Recognising voluntary labour in Higher Education: More things I learned from Girl Guides

I was a Girl Guide once. Not for very long, but there were a few things I learned there that have stayed with me as useful for life. Here’s the first in a new mini-series of posts about it. 

Badges for volunteering

This came back to me the other day as I was sitting in a ceremony of the Order of St John (the chivalric arm of the St John’s Ambulance Brigade). On the one hand, it was clear that if you worked for the St John’s organisation, you were also expected to volunteer extra hours. You might offer first aid for major events, or take part in competitions, or help out with the cadets. So far, just like most higher education jobs. However, these volunteer hours are counted. And when you’ve racked up enough of them, you get a pin or a certificate. 

And because they have a system to count them, it is part of the system to count everyone’s extra work. Unlike many other situations, where women are expected to take on extra service tasks, and both disadvantaged by not taking on those extra tasks and not advantaged by taking them on and those tasks are rendered invisible… You don’t have to make a big song and dance about working overtime for people to notice you are doing extra, or accept that it is extra. You just log your hours of service.

This is similar to what happened when we were Girl Guides.

You had to put in lots of extra time outside the set meeting times, gaining experiences and skills. You baked cakes, and learned to tie knots, and build fires (all skills that have been part of invisible service I have rendered to organisations over the years). You were required to put in that time–but when you did, you were recognised with a badge that you could sew onto your uniform and display to the world. 

One of the major issues for hourly-paid academics is how much preparation, administration and marking they are doing for free. Essentially, hourly-paid academics are propping up the higher education system with free labour, they are volunteers. This is iniquitous because they are not being paid a living wage, so they really can’t afford to give us more for free.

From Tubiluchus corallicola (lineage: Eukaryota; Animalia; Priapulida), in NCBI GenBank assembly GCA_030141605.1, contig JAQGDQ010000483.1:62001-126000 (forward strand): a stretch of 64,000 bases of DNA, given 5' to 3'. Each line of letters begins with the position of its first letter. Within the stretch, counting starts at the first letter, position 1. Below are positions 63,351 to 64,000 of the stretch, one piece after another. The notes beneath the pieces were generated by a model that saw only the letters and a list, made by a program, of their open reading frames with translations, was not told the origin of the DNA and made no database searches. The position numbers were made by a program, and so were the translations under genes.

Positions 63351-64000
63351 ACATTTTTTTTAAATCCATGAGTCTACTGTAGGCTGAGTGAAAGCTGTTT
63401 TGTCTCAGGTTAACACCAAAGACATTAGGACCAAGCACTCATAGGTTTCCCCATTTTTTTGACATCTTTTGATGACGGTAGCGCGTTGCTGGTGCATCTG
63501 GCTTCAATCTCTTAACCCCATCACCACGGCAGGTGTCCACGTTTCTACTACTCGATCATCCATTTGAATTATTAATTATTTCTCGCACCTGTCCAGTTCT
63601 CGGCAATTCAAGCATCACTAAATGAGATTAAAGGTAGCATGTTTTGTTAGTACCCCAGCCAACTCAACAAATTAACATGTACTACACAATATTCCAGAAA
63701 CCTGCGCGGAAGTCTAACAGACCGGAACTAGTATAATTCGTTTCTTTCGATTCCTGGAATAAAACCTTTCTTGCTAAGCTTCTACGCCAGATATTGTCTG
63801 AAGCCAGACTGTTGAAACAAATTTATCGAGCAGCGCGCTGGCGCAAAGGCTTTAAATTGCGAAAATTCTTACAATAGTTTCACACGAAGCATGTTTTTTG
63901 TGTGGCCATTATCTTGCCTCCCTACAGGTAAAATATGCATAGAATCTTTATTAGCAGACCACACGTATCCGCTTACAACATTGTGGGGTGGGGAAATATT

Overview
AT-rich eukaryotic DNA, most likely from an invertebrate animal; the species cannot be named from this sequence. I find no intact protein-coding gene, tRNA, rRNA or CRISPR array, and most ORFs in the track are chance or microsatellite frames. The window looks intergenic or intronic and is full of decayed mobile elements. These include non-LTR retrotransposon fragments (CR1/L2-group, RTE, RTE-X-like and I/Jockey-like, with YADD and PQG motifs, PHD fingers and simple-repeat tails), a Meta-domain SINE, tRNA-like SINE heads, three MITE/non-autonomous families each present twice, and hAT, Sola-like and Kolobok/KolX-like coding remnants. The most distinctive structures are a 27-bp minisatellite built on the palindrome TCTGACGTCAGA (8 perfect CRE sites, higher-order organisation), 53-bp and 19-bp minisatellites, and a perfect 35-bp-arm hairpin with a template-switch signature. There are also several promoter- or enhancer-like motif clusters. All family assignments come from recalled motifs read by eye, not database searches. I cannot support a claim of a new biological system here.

But many academics and administrators with full-time and ongoing positions are also volunteering: mentoring, attending social events, peer reviewing, acting at beta readers for colleague’s grant applications, blogging, offering advice on social media etc. Some of these activities can currently be measured and recognised by organisations and peers, and many aren’t.

The skills, hours, effort and impact of this volunteer labour is sometimes dismissed or erased. If it’s not grant funding or a peer-reviewed publication, it often doesn’t count. Or, just as often, it is assumed or expected. Of course you will help out with these committees. Of course you will write references for your students. No-one stops by and says ‘Thank you, well done, this makes such a difference to our work place.

I don’t know that I want a ‘peer reviewer’ badge to sew onto my academical robes, but I do know that someone saying ‘this is great’, or ‘thank you for the work you do’ makes a huge difference. When my boss says ‘thank you’ or (as she did recently, handed me a bottle of champagne), it made me feel that my work was valuable and worth doing. 

So, think about what you do that might be doing that deserves recognition. And think about how you might get that. Could you use a system like Open Badges? Can you add those tasks into your Key Performance Indicators? Can you work with your Union or management to get recognition and pay for the free labour of hourly-paid staff?

And if all else fails, get your own elephant stamp:

Lion, tiger and bear stamps. ArtsWrite 2015.
Lion, tiger and bear stamps. ArtsWrite 2015.

Well done, you’re doing a great job!

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